“The key expense should be the passport, but they [the brokers] add a premium to their services to get a visa and other documents.”

For each woman they recruit, the brokers charge between 30,000 to 60,000 takas ($360-$720): of that, the cut for the brokers comes to $120. Bangladesh is one of the poorest nations in the world, with a GDP per capita in 2017 of $1538: in outlying rural areas, it is a lot less.

When migrants began leaving Bangladesh during the 1970s, there were two ways: directly through the Bangladeshi ministry of manpower; or through recruitment agents. Most Bengalis use the latter to avoid the corruption endemic in Bangladesh bureaucracy.

In 2017, Transparency International’s Corruption Perception Index ranked Bangladesh as 143rd out of 180 with a score of 28/100.

Ahmed believes that many Bangladeshis trust brokers for work overseas because they are “known to the families” and “easy to reach if there is any trouble”.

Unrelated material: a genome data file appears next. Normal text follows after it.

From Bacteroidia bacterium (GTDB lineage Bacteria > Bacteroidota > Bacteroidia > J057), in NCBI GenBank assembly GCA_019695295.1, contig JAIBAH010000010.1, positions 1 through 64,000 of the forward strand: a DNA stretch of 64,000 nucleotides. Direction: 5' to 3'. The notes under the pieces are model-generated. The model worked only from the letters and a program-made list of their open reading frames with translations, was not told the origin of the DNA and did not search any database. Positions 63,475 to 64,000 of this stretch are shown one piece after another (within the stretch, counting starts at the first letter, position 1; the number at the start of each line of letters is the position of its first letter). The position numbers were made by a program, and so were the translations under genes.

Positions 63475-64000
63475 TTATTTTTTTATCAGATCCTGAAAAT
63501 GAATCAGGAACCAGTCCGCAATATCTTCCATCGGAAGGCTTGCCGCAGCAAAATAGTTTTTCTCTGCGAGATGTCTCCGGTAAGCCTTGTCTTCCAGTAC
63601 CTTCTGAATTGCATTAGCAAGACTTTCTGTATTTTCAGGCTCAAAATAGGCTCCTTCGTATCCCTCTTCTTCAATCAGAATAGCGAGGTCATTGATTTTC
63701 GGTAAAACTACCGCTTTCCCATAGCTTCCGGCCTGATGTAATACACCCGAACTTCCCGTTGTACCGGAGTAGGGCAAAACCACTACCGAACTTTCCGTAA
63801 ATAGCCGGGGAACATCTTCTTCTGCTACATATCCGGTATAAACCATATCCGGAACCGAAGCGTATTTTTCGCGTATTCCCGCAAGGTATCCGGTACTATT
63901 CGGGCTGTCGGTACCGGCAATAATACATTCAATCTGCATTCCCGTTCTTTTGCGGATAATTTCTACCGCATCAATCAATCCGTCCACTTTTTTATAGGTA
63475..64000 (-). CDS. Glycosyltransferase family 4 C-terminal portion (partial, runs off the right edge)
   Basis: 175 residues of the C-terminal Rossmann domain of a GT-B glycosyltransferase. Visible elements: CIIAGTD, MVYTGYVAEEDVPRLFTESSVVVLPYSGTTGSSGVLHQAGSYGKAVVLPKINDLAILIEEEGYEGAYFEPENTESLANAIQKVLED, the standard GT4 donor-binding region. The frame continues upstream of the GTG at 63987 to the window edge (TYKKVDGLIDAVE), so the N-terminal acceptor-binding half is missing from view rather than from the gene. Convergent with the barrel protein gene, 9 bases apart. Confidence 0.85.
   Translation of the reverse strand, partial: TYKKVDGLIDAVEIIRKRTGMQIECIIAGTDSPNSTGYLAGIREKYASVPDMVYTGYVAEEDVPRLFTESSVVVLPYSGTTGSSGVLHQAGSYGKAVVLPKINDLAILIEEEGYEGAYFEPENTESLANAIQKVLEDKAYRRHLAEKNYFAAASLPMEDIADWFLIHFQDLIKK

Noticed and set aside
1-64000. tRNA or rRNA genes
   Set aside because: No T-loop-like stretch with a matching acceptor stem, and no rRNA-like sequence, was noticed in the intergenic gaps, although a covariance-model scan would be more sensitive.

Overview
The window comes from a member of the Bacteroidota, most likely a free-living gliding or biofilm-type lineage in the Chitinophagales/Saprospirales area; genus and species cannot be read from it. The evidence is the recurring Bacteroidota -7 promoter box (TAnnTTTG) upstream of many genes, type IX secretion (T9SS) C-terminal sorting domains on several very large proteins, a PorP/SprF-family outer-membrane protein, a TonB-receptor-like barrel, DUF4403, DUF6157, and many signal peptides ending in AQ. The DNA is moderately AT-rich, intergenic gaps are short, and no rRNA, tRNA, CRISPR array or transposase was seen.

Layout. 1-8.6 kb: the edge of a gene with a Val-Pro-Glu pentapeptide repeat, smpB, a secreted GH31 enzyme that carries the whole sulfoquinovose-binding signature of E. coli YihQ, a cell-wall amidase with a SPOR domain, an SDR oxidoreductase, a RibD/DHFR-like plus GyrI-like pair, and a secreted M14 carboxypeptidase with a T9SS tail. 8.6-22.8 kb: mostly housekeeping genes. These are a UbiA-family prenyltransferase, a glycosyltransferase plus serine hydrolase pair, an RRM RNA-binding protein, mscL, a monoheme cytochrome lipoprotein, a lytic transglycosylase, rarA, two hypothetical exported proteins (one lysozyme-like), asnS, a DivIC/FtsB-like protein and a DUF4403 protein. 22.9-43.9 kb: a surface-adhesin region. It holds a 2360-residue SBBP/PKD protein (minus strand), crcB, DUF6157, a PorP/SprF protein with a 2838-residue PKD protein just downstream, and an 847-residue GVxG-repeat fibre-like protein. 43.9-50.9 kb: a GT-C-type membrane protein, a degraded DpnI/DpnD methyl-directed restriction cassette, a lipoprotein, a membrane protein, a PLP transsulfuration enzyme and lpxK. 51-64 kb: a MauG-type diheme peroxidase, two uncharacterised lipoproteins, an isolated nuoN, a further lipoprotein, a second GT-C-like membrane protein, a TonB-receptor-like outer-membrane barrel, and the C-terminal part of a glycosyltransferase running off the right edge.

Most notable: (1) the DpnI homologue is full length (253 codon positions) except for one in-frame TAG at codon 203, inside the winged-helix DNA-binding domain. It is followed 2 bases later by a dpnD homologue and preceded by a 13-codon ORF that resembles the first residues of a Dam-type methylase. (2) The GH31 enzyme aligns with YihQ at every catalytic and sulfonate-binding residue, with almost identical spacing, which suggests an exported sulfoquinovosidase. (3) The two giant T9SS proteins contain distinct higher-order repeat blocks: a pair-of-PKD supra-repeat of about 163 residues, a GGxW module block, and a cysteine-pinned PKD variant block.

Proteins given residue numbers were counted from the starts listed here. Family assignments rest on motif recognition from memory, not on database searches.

But even going through the brokers, the network of corruption further compounds and inflates the final cost for the workers, who have no one to represent their interests.

The brokers are unregulated, despite their widespread use. Migration is also good for Bangladeshi government finances: remittances from foreign workers are the second highest source of income for its economy.

Both Akhter and Begum approached brokers in their villages. “The dalaal said the place is perfect, the wages are excellent, they won’t hit you or anything,” says Akhter.

But the reality was very different.

‘I remember the trickle of petrol going down my back’